After frequent 1980s visits but before moving from my native Chicago to Austin, I wrote that the best Chicago blues bar was a thousand miles or so south of the city’s limits. It was amazing at Antone’s to see Chicago blues artists who’d been sleepwalking for decades back home become energized in the company of young Texas musicians who didn’t merely worship them but pushed them. It was the difference between blues as a wax-museum anachronism — 25 variations on the theme of “Sweet Home Chicago” — and blues as a live-wire jolt.
Clifford Antone died May 23, at age 56, reportedly from “natural causes,” likely a heart attack. There is nothing natural about dying at 56, and there was nothing ordinary about Clifford, a man of oversized appetites, enthusiasms and contradictions. He’d long dressed like an older man, a throwback, in sport coat and slacks, though rumpled with his white shirt hanging out. But his excitement was like a little kid’s at Christmas, whether he was bouncing to the blues at his namesake club or talking about baseball — which he loved almost as much — with a fellow fan.
A native of Port Arthur, Texas, Clifford initially discovered the blues the way most members of his (and my) generation did: through the recordings of the Rolling Stones, Cream and other blues-drenched rock bands. That music led him to the real deal, and the real deal turned the sleepy-eyed, molasses-drawled Antone into a missionary, a crusader who devoted his life to seeing that the blues got the respect it deserved.
The blues boom had long passed and interest in the music was at low ebb when Antone opened his first club in 1975 on Austin’s then-moribund East Sixth Street. Those in the blues community who rallied around Antone’s definitely felt like outsiders, if not outcasts, in a city that had become celebrated for its “cosmic cowboy” brand of country music. It was integral to the spirit of the blues in Austin that it never lost that chip on its shoulder.
Yet with Antone’s serving as the crucial catalyst, breakthrough artists such as the Fabulous Thunderbirds, Stevie Ray Vaughan, Lou Ann Barton and Marcia Ball soon gave Austin as much of a reputation for blues revivalism as for progressive country. The resurgence of interest in blues, largely spurred by Antone’s patronage and promotion, allowed Clifford to stretch (maybe overstretch) his fiefdom into a record label and retail store as well as the club (which moved several times, from Sixth Street to north Austin to the university campus area to back downtown at its current location on West Fifth Street).
Clifford believed in the blues as the one true music the way fundamentalists believe in one true religion. His generosity of spirit extended from finding a place to stay or securing medical care for the aging musicians he revered, to paying promising acts out of his own pocket when they didn’t draw flies at the door, to providing crucial encouragement for the next (and the next) generation of blues aspirants. The artists who benefited responded with unwavering loyalty to Antone.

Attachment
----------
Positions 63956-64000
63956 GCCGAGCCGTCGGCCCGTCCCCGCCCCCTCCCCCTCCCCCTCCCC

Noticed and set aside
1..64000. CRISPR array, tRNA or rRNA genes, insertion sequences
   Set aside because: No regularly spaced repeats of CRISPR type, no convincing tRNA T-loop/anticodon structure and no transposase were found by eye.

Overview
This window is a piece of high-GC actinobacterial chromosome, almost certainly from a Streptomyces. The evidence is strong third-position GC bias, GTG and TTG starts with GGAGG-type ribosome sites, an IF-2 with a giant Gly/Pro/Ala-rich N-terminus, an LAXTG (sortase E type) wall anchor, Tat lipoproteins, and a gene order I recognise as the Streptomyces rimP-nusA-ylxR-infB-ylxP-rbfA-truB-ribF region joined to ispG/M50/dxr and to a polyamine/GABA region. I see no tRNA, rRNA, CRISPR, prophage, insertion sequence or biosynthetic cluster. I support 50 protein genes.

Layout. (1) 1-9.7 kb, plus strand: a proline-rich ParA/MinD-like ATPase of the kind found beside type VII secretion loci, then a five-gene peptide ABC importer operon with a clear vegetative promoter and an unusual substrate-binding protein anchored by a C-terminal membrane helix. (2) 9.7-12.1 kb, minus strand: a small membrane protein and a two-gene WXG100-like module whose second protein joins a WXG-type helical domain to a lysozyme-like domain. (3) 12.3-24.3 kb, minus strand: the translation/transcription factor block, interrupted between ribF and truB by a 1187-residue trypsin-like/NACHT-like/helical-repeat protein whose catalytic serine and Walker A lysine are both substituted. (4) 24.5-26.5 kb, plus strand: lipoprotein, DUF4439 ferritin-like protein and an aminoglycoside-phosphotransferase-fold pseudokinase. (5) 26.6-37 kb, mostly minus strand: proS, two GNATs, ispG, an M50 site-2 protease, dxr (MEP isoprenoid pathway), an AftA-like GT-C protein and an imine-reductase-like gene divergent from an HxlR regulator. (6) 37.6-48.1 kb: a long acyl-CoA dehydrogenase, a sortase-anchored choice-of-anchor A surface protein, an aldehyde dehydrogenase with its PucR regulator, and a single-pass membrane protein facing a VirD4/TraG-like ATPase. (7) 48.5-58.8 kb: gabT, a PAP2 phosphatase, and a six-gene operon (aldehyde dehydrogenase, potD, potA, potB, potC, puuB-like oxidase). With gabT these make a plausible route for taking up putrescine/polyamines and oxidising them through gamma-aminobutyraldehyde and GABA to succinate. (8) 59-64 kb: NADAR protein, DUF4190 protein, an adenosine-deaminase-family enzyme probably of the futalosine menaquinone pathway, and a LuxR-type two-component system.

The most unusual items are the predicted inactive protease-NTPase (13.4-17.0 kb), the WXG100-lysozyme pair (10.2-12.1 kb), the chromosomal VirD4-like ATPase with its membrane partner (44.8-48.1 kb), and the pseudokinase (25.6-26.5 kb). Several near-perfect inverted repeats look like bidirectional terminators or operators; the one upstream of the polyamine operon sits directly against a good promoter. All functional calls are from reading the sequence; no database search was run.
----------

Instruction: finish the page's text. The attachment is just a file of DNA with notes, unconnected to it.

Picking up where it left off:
He always maintained that he wasn’t much of a businessman and that the blues was no way to make a living — no security, no pension plan, no protection from shifts in public taste or boomtown real-estate development. Yet Clifford lived well, ate well, and projected an aura of the “Godfather of the Blues,” the guy to call if you needed a favor or some help, the guy who knew guys who could take care of things.
The federal government insisted there was a racketeering reality behind the image, that Clifford was a repeat offender in networks to distribute massive amounts of marijuana. He served time in 1984 and was sentenced again (with a plea bargain to shorten his prison stint) in 1999. During a period when his businesses were barely scraping by, when the club was consistently behind on its bills and his label was primarily in the hands of investors, federal investigators estimated that Antone’s net from the marijuana network was $1.5 million.
In Austin, where marijuana is considered more of a sacrament than a federal offense, his imprisonments merely added to his aura rather than tarnishing his reputation. No one other than Willie Nelson did more to establish Austin as a music mecca than Clifford Antone. Nelson remains widely heralded as Saint Willie, so beatific from smoking the same kind of stuff that the feds branded Antone a sinner for selling.
These days, country and blues roots are deeply intertwined in the signature artistry of Austin, in music that ranges from Nelson’s to Doug Sahm’s to Lucinda Williams’ (a spiritual Austinite, wherever she may live) to Ray Wylie Hubbard’s. It’s impossible to overstate the impact of Austin’s musical dynamic and attitude on the artistry celebrated within these pages. Just as it’s impossible to imagine Austin without Clifford Antone.